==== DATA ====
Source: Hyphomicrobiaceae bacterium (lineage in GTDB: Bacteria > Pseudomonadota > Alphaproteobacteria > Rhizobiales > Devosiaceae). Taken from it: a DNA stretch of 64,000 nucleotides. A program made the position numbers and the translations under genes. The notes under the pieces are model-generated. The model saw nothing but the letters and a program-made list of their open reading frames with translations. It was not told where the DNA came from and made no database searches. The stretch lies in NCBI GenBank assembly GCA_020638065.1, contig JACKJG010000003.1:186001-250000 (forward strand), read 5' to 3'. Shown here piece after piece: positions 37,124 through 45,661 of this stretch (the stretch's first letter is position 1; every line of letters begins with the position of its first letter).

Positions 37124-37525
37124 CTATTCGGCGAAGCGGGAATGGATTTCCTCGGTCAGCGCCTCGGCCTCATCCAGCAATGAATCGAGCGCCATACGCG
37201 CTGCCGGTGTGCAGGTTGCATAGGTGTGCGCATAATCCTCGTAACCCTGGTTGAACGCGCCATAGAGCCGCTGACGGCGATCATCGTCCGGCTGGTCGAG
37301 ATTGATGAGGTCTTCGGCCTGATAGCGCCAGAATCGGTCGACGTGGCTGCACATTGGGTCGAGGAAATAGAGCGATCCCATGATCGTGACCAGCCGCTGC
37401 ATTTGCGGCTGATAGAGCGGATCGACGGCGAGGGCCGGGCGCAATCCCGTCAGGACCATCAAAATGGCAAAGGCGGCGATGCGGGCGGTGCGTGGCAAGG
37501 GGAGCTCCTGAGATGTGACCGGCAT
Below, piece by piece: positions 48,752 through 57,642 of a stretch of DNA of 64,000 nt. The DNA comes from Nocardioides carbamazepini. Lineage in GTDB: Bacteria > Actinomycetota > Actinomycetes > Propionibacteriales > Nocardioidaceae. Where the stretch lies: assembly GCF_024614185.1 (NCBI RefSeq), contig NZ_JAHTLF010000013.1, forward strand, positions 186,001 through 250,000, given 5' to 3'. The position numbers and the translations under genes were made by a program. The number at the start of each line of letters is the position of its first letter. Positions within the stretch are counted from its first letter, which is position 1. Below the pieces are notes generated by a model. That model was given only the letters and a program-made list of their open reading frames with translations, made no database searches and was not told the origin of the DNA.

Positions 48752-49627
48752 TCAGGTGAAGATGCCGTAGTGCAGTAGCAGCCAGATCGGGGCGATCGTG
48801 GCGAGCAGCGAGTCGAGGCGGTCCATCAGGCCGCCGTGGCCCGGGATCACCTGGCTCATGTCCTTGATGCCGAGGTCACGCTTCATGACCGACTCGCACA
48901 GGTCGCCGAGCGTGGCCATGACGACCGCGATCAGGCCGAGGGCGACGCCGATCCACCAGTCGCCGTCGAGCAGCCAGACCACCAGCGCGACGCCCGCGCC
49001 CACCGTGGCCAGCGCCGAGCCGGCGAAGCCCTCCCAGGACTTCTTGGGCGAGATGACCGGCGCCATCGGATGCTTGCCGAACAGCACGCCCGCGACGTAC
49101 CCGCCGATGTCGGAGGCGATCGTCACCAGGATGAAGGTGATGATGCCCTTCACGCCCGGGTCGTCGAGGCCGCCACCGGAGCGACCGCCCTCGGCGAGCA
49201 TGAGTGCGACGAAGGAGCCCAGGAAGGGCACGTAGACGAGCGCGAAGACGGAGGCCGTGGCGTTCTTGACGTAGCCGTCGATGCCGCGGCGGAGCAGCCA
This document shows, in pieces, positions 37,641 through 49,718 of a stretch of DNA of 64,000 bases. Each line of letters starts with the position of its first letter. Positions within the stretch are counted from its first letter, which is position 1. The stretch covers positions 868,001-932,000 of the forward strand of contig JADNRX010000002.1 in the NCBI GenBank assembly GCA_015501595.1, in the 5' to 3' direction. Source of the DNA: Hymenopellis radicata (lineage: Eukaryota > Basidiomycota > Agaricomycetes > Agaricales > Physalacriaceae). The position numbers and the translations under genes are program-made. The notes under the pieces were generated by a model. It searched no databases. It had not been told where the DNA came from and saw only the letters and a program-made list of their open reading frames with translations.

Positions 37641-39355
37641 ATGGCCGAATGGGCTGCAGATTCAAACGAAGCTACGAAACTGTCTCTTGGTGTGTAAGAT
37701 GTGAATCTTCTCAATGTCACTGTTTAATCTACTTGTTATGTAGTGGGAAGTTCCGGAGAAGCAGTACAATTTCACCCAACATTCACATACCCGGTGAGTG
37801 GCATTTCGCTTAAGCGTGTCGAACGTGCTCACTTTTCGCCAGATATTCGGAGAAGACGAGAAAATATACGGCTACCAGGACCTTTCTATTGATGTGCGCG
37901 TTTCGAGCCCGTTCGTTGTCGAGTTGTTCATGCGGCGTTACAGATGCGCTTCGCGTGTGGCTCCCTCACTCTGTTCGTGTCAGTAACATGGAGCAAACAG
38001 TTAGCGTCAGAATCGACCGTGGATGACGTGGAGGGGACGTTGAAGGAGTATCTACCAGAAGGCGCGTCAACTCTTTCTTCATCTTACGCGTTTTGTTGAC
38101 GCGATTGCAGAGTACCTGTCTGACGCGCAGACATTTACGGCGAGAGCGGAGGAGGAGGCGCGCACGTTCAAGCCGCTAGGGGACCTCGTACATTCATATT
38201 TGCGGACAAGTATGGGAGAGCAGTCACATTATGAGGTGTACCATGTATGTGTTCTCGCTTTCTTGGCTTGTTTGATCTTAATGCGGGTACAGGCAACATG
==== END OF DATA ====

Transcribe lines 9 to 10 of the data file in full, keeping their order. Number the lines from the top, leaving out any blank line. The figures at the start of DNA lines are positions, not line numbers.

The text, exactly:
Positions 48752-49627
48752 TCAGGTGAAGATGCCGTAGTGCAGTAGCAGCCAGATCGGGGCGATCGTG